Junctions

Different rules apply to different junctions: make sure you know the rules, especially about who has priority, for using

  • T-junctions (where a minor road joins a major road)
  • Y-junctions (where a minor road joins a major road at an angle)
  • staggered junctions (where roads join from the left and right so the path from one side road to another is not a straight line)
  • crossroads
  • roundabouts.

If you’re unsure of the rules, take a look at The Official DVSA Guide to Driving Goods Vehicles and The Highway Code (GOV.UK).

Remember that the size of your large goods vehicle (LGV) may affect how it handles at junctions and how you should position the vehicle, eg you may not be able to avoid driving over any of the painted area on a mini-roundabout.

The Mirrors – Signal – Manoeuvre routine

Always use the MSM/ PSL routine at junctions and crossings:

  • Mirrors: check in your mirrors to work out the speed and position of vehicles behind.
  • Signal: signal clearly and in good time.
  • Manoeuvre: use the PSL routine.
  • Position your vehicle correctly and in good time.
  • Speed: adjust it as necessary.
  • Look for other traffic.

Turning left

When you’re turning left, use the MSM/PSL routine as you approach the junction. If you’re driving a long vehicle, you might need to move to the middle of the road to avoid the rear wheels cutting in while you’re turning. You should

  • check carefully ahead and on your right-hand side before moving across
  • signal in good time that you’re going to turn left
  • make sure the area to your left is clear before you start to turn: vulnerable road users such as cyclists might move into this area and are difficult to see.

Watch out for

  • vehicles parking or parked just before a left-hand junction or parked just around the corner
  • vehicles approaching in the side road
  • pedestrians already crossing the road – they have priority
  • cyclists coming up on your left.

Turning right

When you’re turning right, use the MSM/PSL routine as you approach the junction. Move as close to the centre of the road as is safe so vehicles can pass on your left if there’s room. If you’re driving a long LGV, remember to allow enough space to make the turn (see above).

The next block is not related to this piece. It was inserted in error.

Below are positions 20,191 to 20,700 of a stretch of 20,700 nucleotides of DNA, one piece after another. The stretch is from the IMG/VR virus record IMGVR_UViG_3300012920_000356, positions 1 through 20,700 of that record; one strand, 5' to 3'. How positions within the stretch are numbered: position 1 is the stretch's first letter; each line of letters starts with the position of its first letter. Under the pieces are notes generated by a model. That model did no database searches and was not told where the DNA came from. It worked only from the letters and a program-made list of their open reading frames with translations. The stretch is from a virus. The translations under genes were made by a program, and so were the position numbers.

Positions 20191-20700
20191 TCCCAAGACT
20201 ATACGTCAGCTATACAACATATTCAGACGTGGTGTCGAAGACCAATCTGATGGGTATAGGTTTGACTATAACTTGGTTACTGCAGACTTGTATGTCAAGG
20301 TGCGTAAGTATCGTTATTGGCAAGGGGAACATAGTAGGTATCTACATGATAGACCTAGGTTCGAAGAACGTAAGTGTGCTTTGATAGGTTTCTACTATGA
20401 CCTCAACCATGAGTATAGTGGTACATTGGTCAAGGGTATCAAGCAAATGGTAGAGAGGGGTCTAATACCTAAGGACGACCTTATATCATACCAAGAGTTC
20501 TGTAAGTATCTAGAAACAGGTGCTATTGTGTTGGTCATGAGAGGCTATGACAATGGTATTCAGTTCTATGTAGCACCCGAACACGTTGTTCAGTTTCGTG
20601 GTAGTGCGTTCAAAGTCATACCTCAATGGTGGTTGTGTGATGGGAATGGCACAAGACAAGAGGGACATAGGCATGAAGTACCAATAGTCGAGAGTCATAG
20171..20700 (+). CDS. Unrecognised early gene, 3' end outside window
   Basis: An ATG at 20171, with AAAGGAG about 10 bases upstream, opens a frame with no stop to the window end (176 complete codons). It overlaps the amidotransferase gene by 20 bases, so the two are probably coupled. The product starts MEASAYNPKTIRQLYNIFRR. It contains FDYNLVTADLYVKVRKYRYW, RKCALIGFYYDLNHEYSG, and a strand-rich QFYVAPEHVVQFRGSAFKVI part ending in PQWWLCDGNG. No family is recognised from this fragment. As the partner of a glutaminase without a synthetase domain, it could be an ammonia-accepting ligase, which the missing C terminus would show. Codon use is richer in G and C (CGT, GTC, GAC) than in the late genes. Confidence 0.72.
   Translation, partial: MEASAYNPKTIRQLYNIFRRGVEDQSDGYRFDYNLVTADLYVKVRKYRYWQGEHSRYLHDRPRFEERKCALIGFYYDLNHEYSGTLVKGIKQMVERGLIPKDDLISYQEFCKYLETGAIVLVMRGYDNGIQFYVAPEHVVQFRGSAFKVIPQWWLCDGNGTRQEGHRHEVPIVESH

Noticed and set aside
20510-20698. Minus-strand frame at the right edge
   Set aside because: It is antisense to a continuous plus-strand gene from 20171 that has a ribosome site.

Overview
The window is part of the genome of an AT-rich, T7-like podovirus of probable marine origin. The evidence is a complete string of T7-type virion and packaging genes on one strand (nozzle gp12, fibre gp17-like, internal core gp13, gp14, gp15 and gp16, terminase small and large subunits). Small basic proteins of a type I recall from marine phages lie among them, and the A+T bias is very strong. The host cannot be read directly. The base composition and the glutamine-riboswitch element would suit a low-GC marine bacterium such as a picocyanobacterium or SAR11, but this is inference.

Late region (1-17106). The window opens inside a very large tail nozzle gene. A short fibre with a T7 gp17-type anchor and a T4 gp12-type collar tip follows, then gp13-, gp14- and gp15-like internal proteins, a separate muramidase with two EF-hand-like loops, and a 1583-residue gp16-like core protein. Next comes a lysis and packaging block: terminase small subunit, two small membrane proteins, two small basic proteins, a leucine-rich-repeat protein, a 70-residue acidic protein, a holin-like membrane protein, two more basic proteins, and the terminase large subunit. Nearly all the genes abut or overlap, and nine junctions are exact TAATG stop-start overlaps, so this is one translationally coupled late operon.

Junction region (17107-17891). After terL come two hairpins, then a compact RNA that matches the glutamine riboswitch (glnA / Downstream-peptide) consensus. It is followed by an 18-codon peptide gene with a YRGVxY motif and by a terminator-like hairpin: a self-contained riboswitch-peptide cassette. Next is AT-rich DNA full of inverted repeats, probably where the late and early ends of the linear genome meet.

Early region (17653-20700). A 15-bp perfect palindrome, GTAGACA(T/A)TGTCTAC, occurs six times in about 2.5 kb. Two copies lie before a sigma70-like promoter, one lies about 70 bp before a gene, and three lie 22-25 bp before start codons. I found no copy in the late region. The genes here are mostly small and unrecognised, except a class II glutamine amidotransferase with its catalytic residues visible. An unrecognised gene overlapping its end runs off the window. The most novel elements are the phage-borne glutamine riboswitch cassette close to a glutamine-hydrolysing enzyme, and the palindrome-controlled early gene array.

Watch out for

  • oncoming traffic, especially motorbikes and bicycles
  • vehicles overtaking oncoming traffic
  • vehicles waiting to emerge from the minor road
  • pedestrians already crossing the road – they have priority
  • anything that could stop you entering the minor road safely, leaving you on the wrong side of the road.

Turning right at crossroads can be particularly difficult. Look out for traffic on the road you’re joining as well as on the road you’re leaving. Check your mirrors before you start to turn, especially if you’ve had to wait.

If an oncoming vehicle is turning right at the same time as you, look at the layout of the crossroads, the road markings and the course of the other driver to see whether you should turn right side to right side (this is usually the safest way) or left side to left side. Keep looking out for other road users while you make your turn.

Remember that other road users may use a different road position to you, especially vulnerable road users such as cyclists, motorcyclists and horse riders, who may signal to turn right at a junction or roundabout but stay on the left-hand side of the road for safety.

Emerging into a road

If you’re joining a road from a junction, you’ll need to judge the speed and distance of any traffic on the road.

You may not be able to see much of the road until you actually get to the junction. You’ll then need to look carefully, remembering that your view might be blocked by buildings, hedges, bends, other vehicles or the weather.

Only emerge when you can safely join the road: you may need to wait some time for a suitable gap.

If you’re crossing the path of approaching traffic to turn right into a major road, you’ll need to wait for a gap in both the oncoming traffic and the traffic you’re joining.

When you’ve emerged,

  • check behind for the speed and position of other traffic
  • accelerate so your speed is correct for the road and conditions
  • keep a safe distance from the vehicle in front
  • make sure your indicator is cancelled.

Pedestrian crossings

Although there are several different types of pedestrian crossing, some rules and advice apply to all of them.

  • You must not park on a pedestrian crossing or on the zigzag lines near it.
  • Do not overtake near a crossing.
  • Keep crossings clear when queuing in traffic.
  • If either side of the crossing is blocked by queuing traffic, look out for pedestrians crossing between these vehicles.
  • Allow pedestrians plenty of time to cross.

Check The Highway Code for more details of the rules that apply to pedestrian crossings.

Warning lights make it easier for road users to see pedestrian crossings. Watch out for these so you’re ready to stop if necessary.

  • Zebra crossings have flashing yellow beacons on both sides of the road and black and white stripes on the crossing.
  • Pelican crossings have traffic lights: when the flashing amber light shows, you must give way to pedestrians on the crossing; if it’s clear you can drive on.
  • Puffin crossings have traffic lights but they also have a device to detect when pedestrians are on the crossing and delay the green light until the pedestrians have crossed.


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